The Pre New
The Roundhouse, London
10th November 2016
It might say more about my existence but have you ever thought something and cursed yourself for not saying it? When the Sleaford Mods first burst into life like an angry bastard in stage tights I was unsure of any obvious reference points. Then the surreal rants of Earl Brutus and their locked in a council estate pub over the holiday period show sprung to mind. That the Sleaford Mods had invited some members of their current band the Pre New to play before them seemed to make perfect sense.
This opportunity to see the Pre New was too good to miss despite the meeting of them and the sanctified confines of the Roundhouse being less of a match. Having the staff clean around people and frantically run over to sweep the floor when you pick something up seems incongruous. I have a case of the OCDs but it’s like going to a party were the host is realigning the cushions every time you lean forward. Plastering the shop with images of your counter culture history would be fine if it didn’t make the place feel even more like a museum with mop wielding attendants.
The Pre New maxim “Nostalgia Is Denial Of The Future” leaves just enough room for a wink to the past. Earl Brutus front man Nick Sanderson died in 2008 and while he could list seminal bands such as the Jesus and Mary Chain or the Gun Club on his CV the post band career of train driver seems a fitting finale. Legend has it he insisted on part of every band journey being taken by train so the illuminated British Rail logo on stage was striking and poignant in equal measure.
It’s nominally the task of ex Brutus man Jim Fry and his bruiser persona to act as the head of the Pre New carnival. As they swagger on stage to an intro of “Jerusalem” it is clear he is going to have his work cut out. Most bands struggle with enough theatricality to fill the back of a transit van but the spacious Roundhouse stage is struggling to contain the Pre New before they get to “The death of England, all this is beautiful” coda of first song “Cathedral City Comedown.” The “protest singer” Vinny Gibson looked as agitated as somebody who had missed their slot at the methadone clinic while the likes of “Speed Queen” featured some wonderful axe posturing as the whole band got into their menacing glam stomp pomp.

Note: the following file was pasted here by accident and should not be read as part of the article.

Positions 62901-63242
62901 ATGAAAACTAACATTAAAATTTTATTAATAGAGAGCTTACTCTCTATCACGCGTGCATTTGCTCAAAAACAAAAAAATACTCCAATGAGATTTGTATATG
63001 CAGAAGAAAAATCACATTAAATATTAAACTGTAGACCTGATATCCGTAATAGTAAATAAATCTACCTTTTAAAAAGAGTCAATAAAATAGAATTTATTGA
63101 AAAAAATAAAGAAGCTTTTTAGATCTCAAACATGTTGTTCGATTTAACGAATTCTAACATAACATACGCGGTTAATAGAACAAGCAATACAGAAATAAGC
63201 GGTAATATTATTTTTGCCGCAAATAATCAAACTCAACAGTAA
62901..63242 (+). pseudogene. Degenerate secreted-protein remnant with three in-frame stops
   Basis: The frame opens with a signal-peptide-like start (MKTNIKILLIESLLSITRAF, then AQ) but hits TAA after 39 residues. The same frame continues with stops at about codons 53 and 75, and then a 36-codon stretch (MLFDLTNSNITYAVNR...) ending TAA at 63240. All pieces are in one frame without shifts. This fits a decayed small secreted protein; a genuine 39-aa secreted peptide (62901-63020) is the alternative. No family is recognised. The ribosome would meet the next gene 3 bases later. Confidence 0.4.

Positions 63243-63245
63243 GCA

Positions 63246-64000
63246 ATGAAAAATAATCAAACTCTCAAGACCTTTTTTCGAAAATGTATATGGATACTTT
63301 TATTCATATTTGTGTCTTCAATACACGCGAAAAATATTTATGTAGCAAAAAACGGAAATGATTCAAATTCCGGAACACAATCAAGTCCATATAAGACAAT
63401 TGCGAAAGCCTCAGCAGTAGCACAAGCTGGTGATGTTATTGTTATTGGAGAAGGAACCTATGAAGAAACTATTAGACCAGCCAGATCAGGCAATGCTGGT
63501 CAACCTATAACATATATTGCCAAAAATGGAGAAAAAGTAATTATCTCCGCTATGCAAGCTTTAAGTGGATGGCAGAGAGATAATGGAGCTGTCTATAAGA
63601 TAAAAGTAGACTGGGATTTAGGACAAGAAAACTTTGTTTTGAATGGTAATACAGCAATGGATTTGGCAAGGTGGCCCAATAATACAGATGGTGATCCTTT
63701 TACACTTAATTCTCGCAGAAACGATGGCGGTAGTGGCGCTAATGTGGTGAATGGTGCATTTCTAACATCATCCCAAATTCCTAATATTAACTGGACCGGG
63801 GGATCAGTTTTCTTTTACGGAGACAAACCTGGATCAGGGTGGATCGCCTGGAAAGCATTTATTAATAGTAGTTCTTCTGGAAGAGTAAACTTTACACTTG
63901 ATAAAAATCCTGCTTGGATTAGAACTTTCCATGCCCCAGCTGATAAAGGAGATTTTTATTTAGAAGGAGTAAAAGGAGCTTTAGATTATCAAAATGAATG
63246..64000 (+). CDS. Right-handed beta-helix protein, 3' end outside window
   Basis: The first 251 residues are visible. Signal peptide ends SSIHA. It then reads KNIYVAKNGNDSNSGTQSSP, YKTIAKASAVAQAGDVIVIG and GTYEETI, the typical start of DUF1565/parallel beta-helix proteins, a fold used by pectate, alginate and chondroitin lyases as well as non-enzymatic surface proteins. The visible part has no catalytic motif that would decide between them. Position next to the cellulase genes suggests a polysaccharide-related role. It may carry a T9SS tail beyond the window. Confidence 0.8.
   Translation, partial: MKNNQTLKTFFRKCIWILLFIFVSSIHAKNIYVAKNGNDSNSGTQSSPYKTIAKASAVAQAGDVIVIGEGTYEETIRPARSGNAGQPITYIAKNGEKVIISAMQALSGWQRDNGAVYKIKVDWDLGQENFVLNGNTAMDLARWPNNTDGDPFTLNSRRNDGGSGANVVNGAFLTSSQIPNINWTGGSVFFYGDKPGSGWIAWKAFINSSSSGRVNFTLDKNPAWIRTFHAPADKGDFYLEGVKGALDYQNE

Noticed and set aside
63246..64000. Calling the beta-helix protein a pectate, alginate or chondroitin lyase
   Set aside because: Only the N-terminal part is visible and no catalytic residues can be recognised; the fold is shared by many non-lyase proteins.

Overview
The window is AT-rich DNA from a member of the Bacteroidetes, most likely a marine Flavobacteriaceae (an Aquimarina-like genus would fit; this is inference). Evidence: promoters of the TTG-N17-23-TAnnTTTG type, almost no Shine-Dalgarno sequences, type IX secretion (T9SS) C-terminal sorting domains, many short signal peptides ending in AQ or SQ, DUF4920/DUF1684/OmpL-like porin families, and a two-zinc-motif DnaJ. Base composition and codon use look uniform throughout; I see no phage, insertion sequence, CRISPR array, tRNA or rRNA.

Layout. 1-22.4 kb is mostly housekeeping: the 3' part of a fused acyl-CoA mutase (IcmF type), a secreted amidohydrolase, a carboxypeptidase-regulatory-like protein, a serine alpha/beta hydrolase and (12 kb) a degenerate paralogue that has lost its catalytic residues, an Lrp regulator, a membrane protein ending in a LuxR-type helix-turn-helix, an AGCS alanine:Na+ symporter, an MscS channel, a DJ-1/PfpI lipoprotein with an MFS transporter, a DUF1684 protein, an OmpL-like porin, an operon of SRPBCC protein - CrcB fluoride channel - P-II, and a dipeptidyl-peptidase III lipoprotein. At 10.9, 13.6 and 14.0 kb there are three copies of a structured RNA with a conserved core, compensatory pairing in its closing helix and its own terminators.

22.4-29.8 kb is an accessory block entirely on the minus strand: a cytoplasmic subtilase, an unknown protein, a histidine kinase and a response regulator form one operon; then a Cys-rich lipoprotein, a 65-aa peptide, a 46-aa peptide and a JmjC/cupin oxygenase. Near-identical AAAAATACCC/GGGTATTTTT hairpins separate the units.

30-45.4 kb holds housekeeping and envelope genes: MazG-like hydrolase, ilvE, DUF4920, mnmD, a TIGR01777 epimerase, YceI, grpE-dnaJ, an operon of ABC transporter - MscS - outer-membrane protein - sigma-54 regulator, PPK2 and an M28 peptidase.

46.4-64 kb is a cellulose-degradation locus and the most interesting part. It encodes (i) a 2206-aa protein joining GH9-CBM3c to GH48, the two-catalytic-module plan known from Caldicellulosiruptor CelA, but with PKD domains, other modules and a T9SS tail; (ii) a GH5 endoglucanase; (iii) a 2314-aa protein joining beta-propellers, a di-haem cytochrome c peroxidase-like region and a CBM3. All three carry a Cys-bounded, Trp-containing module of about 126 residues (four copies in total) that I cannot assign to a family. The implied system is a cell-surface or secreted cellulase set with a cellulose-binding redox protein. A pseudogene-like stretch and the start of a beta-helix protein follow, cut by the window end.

Just when I thought it couldn’t get any better a demented Count Arthur Strong lookalike grimaces and grins his way onto stage before greeting the applause of the people stage front with “Fuck off all I’ve done is put one foot in front of the other.” With the spirit of spinning newsagent signs and wreaths made flesh the majority of the Roundhouse saving their strength to stare at the Sleafords is of no concern at all.
As tonight comes straight after people voted for Trump to become President and faith in the human race was extinguished the sanest response seems to be cackling into the void. That the frustration of this stay in your place talking to people from your place about your place mentality is a big part of the Pre New artistic licence more evidence that they are ahead of the curve. All without a soapbox as the perfect soundtrack to the queasiness induced by world events are the Pre New songs where the electronic interference which makes them sound like the Chris Morris house band get most freedom.
Live with limited time and in cavernous surroundings it was the right decision to reign in the subtlety however as people can sit at home to luxuriate in it by buying the Guardian album of the week no less: “Janet Vs John” from 2015’s “The Male Eunuch” achieves the same effect as it ends the set with its “All the emptiness the guy from Elbow never sung” kiss off anyway. All together now let’s throw those curtains closed.
A knock on of some media attention seems to be Earl Brutus getting a little of the retrospective praise they deserved. My memories are of stumbling on them in a festival tent and being confronted by the Japanese Shinya whose role was to harangue the audience in his native language like the anti Bez. Shortly after I was part of what felt like performance art as a crowd which barely outnumbered the band dragged their stage set around a venue.
Anyone who wants accurate information or details of guitar tunings at these events might be better off trying to find a library. The welding together of so called high and low art with the knowledge that there is only good or bad is not new but it is a while since I have seen it done with such wit and gusto. Hail the Pre New now.
All words by Steve John. More from Steve can be found at his Louder Than War Author’s Archive.